The price of some marlin lures could put you off chasing the impressive species. Some swear by the fact that home made lures can stand up against the big boys. Paul Walker shows you how to make your own.
As we personally evolve as fishermen, from sprats at the local wharf as kids to chasing snapper, kahawai, John dory and other table fish on boats. The thrill of nailing a big specimen really gets the competitive juices flowing. Kingfish is usually the next step and most fisho's, having felt the power of a good kingie and having been regularly beaten up by these reef brawlers, are quite happy to leave it at that.
However there are a few, having honed their fighting skills on kingfish, that look for that final challenge – gamefish, namely marlin. Game fishing is not for the faint hearted or the uncommitted and even by sharing all the expenses amongst the crew you will still need deep pockets, but game fishing really hooks you and once you have had a taste it is hard to break free
To add a bit of interest and to help in some small way with expenses, making your own marlin lures can be very rewarding. Being Kiwis and having that can-do attitude helps and if you have an inquiring mind and are good with your hands then that's even better.
I started making lures over thirty years ago so I have done a lot of the spade work for you. Some of the information was gleaned from American game fishing magazines many years ago but a lot of it is a result of my own trial and error. So this is how I make them:
What you will need
Firstly you will need a mould. This may not be as hard to find as you think as supermarkets, chemists and health food shops have a huge range of plastic pill containers. Look for long, tubular and slightly tapered units that will make lure extraction easy after pouring and check out friends, family and workmates to see if anyone is using the one you are after. Half a dozen should be plenty.
Next you will need or need to have access to a small lathe. A small wood lathe will be fine, that’s all I use. Mine has an electric drill as a power plant and I have done hundreds of lures with it.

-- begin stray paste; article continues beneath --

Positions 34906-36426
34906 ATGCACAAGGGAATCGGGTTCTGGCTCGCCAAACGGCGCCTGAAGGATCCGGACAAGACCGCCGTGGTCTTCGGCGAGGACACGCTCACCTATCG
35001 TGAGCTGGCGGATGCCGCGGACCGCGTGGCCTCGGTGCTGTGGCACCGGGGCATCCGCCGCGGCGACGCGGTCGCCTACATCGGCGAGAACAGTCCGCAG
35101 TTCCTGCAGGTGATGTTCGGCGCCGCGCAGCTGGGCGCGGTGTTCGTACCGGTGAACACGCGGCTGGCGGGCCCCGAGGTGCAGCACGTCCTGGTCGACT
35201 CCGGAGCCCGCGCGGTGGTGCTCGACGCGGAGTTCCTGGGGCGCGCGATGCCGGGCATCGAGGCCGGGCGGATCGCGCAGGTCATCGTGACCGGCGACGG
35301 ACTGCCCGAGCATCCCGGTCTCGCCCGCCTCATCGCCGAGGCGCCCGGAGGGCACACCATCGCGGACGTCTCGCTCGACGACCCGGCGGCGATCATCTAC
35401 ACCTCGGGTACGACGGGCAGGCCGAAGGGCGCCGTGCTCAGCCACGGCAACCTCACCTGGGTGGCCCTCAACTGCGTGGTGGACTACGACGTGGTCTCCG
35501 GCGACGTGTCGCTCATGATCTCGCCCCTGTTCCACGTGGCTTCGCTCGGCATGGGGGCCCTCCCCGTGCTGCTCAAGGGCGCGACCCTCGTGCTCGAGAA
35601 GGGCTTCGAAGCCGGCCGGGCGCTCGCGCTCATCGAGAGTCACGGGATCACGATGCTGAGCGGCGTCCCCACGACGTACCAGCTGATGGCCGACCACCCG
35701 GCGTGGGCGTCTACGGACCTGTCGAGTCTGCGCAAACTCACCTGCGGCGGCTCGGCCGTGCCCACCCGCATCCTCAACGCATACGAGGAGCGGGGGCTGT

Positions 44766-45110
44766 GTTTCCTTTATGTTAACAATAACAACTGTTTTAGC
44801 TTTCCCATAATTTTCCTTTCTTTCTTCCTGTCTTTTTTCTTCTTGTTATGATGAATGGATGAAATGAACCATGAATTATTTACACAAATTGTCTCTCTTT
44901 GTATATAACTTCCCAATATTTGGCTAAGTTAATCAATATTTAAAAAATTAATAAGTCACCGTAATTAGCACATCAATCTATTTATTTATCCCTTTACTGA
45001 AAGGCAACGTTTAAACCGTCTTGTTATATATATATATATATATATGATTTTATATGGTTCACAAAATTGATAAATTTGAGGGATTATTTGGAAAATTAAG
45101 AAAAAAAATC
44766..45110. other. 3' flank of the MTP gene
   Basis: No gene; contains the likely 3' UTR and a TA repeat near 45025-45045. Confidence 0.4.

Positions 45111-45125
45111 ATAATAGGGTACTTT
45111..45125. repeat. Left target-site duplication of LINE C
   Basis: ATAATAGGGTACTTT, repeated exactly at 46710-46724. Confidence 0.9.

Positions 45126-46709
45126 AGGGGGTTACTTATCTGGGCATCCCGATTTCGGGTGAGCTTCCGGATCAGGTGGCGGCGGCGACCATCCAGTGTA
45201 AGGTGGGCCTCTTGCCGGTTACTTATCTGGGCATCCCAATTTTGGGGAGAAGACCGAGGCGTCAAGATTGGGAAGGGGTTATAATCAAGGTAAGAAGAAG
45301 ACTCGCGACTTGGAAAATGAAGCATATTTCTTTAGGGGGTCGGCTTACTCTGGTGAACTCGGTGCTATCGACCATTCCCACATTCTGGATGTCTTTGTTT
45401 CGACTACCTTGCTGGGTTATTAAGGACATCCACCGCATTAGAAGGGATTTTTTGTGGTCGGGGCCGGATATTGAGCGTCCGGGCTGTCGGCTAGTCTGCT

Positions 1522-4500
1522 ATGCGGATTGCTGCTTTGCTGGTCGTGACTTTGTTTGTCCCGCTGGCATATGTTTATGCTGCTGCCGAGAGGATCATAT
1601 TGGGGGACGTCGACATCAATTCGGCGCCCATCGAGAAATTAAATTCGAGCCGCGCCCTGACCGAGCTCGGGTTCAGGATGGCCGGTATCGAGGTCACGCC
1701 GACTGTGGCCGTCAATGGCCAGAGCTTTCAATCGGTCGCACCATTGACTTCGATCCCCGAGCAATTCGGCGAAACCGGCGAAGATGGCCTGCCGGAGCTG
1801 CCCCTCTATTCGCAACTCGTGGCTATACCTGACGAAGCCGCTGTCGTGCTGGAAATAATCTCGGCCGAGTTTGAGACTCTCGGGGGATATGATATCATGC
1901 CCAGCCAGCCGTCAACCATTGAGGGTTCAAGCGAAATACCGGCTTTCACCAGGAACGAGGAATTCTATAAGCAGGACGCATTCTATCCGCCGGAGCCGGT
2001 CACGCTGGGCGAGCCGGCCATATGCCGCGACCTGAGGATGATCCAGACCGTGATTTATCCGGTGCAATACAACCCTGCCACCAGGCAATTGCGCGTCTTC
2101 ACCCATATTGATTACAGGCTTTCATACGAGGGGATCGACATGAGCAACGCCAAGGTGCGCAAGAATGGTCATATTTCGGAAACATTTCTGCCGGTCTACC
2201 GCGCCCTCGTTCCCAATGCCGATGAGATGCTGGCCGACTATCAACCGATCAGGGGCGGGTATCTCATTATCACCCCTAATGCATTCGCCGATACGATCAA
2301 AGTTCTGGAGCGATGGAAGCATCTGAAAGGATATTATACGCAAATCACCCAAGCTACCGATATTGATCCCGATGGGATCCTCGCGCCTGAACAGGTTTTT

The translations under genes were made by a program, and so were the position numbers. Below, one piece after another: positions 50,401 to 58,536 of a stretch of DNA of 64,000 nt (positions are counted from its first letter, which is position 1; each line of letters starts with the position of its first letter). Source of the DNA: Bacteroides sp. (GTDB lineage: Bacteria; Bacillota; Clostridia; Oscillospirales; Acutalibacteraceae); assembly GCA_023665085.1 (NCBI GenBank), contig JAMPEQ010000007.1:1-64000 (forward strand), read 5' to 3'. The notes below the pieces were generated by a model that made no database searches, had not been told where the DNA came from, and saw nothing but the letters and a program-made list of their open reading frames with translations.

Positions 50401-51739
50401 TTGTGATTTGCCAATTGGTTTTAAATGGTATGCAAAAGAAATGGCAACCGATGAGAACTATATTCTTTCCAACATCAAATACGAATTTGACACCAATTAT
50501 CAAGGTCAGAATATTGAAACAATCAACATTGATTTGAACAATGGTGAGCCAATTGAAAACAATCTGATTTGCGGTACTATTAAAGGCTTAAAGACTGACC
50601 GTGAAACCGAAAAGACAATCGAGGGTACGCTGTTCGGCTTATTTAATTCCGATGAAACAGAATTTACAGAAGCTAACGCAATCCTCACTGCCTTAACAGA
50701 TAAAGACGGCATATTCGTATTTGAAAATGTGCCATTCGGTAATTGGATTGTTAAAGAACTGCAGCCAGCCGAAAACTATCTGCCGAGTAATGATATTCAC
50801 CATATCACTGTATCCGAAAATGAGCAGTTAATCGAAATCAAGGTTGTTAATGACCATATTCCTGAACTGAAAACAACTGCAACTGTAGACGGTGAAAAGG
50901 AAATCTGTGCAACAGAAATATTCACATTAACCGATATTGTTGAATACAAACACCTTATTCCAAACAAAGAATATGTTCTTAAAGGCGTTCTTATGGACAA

For the internal core of the lure you can use a PVC rod or cut your own shapes from a polyurethane sheet in 10 or 12 millimetre, depending on your mould. You will also need prism tape in strip form.
Most tackle shops will have this in a range of colours. You need teddy bear eyes from the Spotlight stores. Get the flat backed ones in 15 to 20mm – they're as cheap as chips and make the lures look great!
Brass rod is available from most hobby shops, just make sure your leader will fit through it. Take a piece with you to check. You’ll do about ten lures per each metre of rod. Here's what else you need:
- A range of sand papers from 80 grit to 400 grit and 800 to 1200 in wet and dry
- A tube or two of super glue and a small amount of two pot glue like araldite.
- A small measuring jug in millimetres.
- And last but not least polyester resin and catalyst hardener. I found nuplex 6pp308901 to be very clear and easy to work with. It's available from Nuplex Industries and they have trade shops in Penrose, North Shore and Henderson in Auckland. Just remember this stuff is poisonous and flammable so follow the instructions to the letter and store it in a very safe place.
Now you're ready to get cooking! I'm sure you’ll have mates lining up to take some of your new heads off your hands so it's easier to do a small production run of four or six.
Here's what you do:
First take the PVC rod or strips of sheet and cut them to length 20mm shorter than the mould. A fine blade drop saw is good for this. Next, a hole has to be drilled dead centre through the rod. An engineer's lathe is best for this as it gets it perfect although you may use a drill press. The hole needs to be a fraction bigger than the brass tube.
Cut the brass tube into lengths of about 30mm longer than the mould. Close off one end of the tube with a nip of the pliers. Then mix up a small amount of two pot glue and roll the tube in it about 10mm back from the open end. Rotate the tube through the PVC rod or sheet and extend the brass tube about 5mm out of the rod for a flat faced lure, or 10mm for an angled face. Once all have been glued, let them dry overnight.